Student project seeks to understand the Austin’s emotional connection to its waterways

Savana Dunning

Two phone stands have appeared on campus bridges overlooking Waller Creek, seeking information from passersby about how Austin’s waterways impact their well-being. 

The stands are a part of The Blue Index project, a two-year study conducted by architecture graduate student Kevin Jeffery looking into people’s relationships with Austin’s bodies of water. The project uses phone stands with informational placards, called stations, across 30 of Austin’s waterways, which prompt visitors to take a photo of the waterway and scan a QR code for a brief survey. The survey asks for the participant’s emotional reaction to being near the water, ranging from serenity to fear, and other demographic information regarding the participant. 

“It’s not enough to just sit and observe anymore,” Jeffery said. “Everyone has a moral responsibility to chip in, so this is my way of adding my power to the sustainability effort. This is how I choose to make it better.”

The project has received more than 1,000 responses since Jeffery started it in August 2017. Jeffery said he was inspired after reading Blue Mind by Wallace Nichols. The book theorizes people are more relaxed and happy when near bodies of water and that lack of water in a surrounding area can make people tense and stressed.

“Blue mind is a feeling where you’re more relaxed and calm,” Jeffery said. “It’s a calming state as opposed to red mind, which is aggressive, stressed, fight or flight instincts. Most urban cities don’t have so many natural waterways you can sit next to or hear or see. That’s why you get so many aggressive, stressed people around, because they’re in red mind all the time.”

To understand how these concepts can translate to Austinites, Jeffery partnered with the education division of the Austin Watershed Protection Department, which is dedicated to teaching Austinites about Austin’s waterways and how to protect them. The department helped Jeffery identify the waterways he could use for the project. When data collection ends in December, the department will use some of the data collected by Jeffery to improve Austin’s waterways.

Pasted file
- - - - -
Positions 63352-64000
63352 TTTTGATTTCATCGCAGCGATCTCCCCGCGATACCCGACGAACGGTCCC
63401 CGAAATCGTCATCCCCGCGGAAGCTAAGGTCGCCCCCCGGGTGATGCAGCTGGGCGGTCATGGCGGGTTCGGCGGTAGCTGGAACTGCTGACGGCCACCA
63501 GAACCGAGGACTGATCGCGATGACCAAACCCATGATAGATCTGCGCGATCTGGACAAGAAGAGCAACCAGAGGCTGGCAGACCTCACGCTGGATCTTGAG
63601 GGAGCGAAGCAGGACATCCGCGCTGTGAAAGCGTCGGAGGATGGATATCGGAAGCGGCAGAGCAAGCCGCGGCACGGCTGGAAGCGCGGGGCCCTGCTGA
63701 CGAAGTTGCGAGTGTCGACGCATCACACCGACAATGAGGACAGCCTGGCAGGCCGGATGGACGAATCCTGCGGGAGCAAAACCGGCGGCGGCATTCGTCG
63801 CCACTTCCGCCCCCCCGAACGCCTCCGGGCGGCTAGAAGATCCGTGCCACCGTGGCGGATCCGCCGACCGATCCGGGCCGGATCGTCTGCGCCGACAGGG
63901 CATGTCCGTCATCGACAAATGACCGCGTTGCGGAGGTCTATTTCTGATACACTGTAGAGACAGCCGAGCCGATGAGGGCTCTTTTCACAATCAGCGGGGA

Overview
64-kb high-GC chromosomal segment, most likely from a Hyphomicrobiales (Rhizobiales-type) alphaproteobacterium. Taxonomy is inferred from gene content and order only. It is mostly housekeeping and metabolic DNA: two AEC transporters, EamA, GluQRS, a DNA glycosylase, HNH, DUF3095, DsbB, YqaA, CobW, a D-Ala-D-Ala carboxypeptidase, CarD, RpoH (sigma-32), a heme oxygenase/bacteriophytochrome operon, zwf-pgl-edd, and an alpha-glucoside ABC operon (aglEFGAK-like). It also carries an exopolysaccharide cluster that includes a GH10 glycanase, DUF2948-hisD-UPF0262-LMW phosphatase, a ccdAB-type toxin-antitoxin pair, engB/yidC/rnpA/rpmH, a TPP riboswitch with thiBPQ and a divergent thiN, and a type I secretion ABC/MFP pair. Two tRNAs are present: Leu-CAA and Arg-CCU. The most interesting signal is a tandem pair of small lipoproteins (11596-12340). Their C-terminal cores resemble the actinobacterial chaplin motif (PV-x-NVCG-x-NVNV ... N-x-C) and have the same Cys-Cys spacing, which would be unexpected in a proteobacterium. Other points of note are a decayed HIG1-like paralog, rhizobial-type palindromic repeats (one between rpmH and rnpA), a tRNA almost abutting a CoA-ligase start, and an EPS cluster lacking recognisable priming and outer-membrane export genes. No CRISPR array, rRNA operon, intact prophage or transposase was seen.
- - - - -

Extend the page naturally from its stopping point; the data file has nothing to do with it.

Jessica Wilson, the department’s education manager, said Blue Index will help the education division gauge community perception of waterways.

“A lot of the feedback the city receives from the community is negative,” Wilson said. “A lot of people call into 311 when there’s an issue, and that information is vital to how we function as a city, but it’s very rare that communication comes from the community about what they’re enjoying. Blue Index can provide feedback on what people enjoy and we can use that to perhaps mimic the way we’re maintaining that site to other places.”

Architecture graduate student Stuart Scott, one of Jeffery’s classmates who helped him during the creation of the project, has participated in a few Blue Index surveys and said the survey can help start conversation around waterway protection in Austin.

“It’s a good way for the community to explore how nature can make them feel,” Scott said. “When you take the survey, it helps lead you down the path of (thinking about) ways to protect that source. It’s all about education. The more people get educated about something that they enjoy, they want to protect it.”